Born and raised in a family of entrepreneurs, Matt Tait seemed destined to follow in the footsteps of his father and grandfather. From lawyer to entrepreneur, Matt discovered that tech in Indiana was the best place for him to be, something he’s learning more about every day with his new venture, Plat.
Learning the ropes of Indiana tech
After earning his bachelor’s degree at Duke University, he travelled across the country, from Colorado to New York City. And though he loved seeing America, the people of Indiana drew him back in 2006. “I come from a very big family, and we’re very close. That’s what drew me back here,” Matt said.
He obtained his J.D. at Indiana University and worked as an attorney at Bingham Greenbaum Doll LLP in Indianapolis. “I always wanted to be an entrepreneur, but I’m thankful for the training I got both in law school and the firm that has had an impact on my job now,” Matt said. “It was a fantastic learning experience.”
BidPal (now OneCause) introduced him to several of his tech mentors, and in sales he learned many of the lessons he has incorporated into his later businesses. For an attorney entering the tech sector, some of those lessons could be surprising. “I had to learn it was okay to wear sandals in the office,” Matt recalls. “But BidPal was the perfect place to learn and cut my teeth.”
Through subsequent positions in other companies, Matt built his network and formed connections with companies throughout the tech ecosystem. Mentors and coworkers, such as Jonathan Runes, a former BidPal colleague and now Plat’s CTO, quickly became interested in the ideas he brought to the table. Matt kept spinning up side projects, informed by the challenges he experienced as an attorney and driven by his own passions.
One such project grew into Fude, a digital marketing automation firm for restaurants that Matt and Jonathan co-founded. “We’re all foodies, and we saw significant experience and tech gaps in the restaurant industry,” Matt said. “Fine dining restaurants and how they were building relationships with patrons after they left restaurants were particularly interesting to us. That segment is technologically behind, but it presents some of hottest startup opportunities.” With support from DeveloperTown and their co-founding team DTStarts, Fude launched and developed a platform for restaurants to better use email marketing to attract their customers and convert them into more loyal users.
A new market is tapped with Plat
While Fude could craft marketing options for the regular consumer, Matt saw another opportunity emerge from the data the company was gathering: corporate and business dinners. “We heard about the kinds of nuances that arose in bad experiences with company dinners,” he said. “It involves a totally different calculation than taking friends or family out. With these dinners, the service aspect is much more important.”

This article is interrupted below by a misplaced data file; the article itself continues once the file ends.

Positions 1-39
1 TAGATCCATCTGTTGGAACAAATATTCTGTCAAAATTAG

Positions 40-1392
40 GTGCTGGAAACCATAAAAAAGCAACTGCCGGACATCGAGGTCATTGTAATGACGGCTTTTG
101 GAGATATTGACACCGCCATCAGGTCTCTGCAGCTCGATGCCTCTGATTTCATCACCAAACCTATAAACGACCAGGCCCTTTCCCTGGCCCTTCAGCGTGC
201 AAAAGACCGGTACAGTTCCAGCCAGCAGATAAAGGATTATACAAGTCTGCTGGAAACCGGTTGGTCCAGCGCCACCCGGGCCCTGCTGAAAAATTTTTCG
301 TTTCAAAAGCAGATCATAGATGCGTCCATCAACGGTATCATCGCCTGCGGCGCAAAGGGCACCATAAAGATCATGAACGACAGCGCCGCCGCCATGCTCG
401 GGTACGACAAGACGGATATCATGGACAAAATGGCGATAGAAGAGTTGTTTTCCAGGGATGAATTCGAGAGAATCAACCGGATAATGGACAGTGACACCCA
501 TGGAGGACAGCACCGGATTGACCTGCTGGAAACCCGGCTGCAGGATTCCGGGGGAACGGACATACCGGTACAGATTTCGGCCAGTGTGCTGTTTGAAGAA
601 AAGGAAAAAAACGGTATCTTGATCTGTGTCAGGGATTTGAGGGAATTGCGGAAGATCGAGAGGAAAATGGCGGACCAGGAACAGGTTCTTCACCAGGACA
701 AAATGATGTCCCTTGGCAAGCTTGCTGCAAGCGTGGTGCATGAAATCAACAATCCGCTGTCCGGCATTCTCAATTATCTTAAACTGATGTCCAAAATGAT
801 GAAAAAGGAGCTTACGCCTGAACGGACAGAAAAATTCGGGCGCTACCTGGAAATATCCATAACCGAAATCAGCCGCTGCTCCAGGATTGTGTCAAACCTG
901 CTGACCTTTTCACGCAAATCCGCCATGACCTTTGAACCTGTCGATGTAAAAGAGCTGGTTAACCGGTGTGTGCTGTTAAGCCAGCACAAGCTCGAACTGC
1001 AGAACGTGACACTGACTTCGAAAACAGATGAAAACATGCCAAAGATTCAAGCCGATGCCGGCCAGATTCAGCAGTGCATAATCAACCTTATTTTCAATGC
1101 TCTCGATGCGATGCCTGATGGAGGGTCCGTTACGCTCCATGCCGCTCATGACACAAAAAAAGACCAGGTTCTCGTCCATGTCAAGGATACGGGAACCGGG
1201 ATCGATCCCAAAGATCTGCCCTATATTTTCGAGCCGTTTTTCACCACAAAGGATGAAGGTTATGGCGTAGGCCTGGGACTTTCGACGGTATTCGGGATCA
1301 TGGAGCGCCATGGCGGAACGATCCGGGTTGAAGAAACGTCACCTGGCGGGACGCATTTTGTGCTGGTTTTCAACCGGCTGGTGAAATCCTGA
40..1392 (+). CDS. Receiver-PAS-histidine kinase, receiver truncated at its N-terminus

Plat was born to facilitate the best experience possible for corporate dinners by making it easy for restaurants to prepare for the group. To do this, Plat employs people to oversee the process while letting the technology handle many of the details. “The power behind what we’re doing is the tech behind it, but we’re in the land of Hoosier hospitality,” Matt said. “We always put a human being on it to ensure that the experience is as amazing as it can be.” Right now, Plat has nine full-time employees, with an additional 10-15 part-time workers.
When Plat’s users want to set up a dinner, they use an app to make the reservation and include every detail they want, from the location of the table to imprinting a company logo on a special copy of the restaurant’s menu. An invitation is then shared to the attendees, who can add information like a drink order or dietary needs. The restaurant receives everything ahead of time and sets up a unique experience for the diners. Once the dinner ends, the user can pay through Plat, removing checks and receipts from the equation. Documents needed for expense reports are emailed directly to the user to keep records tidy. “It takes out some of the awkwardness and quirks that appear during a meal, and it makes it so that it’s not a big deal,” Matt said.
The platform currently serves about 700 local clients, mostly lawyers. However, Matt sees many other openings in markets throughout Indiana, such as activating customers in financial services, medical device sales, and accounting firms. “We’re truly seeing a viral effect; people are telling their friends,” he said. Plat has also initiated a beta program for lunches and are planning out how diners in other cities could use their services.
Growing this business and getting connected to Indiana entrepreneurship has shown Matt what the city and state have to offer. “Indy is the perfect place: the growth in the tech community combined with Hoosier hospitality and what organizations like The Indiana Convention Center and Visit Indy have done to monetize hospitality, it’s really the perfect place to do this.”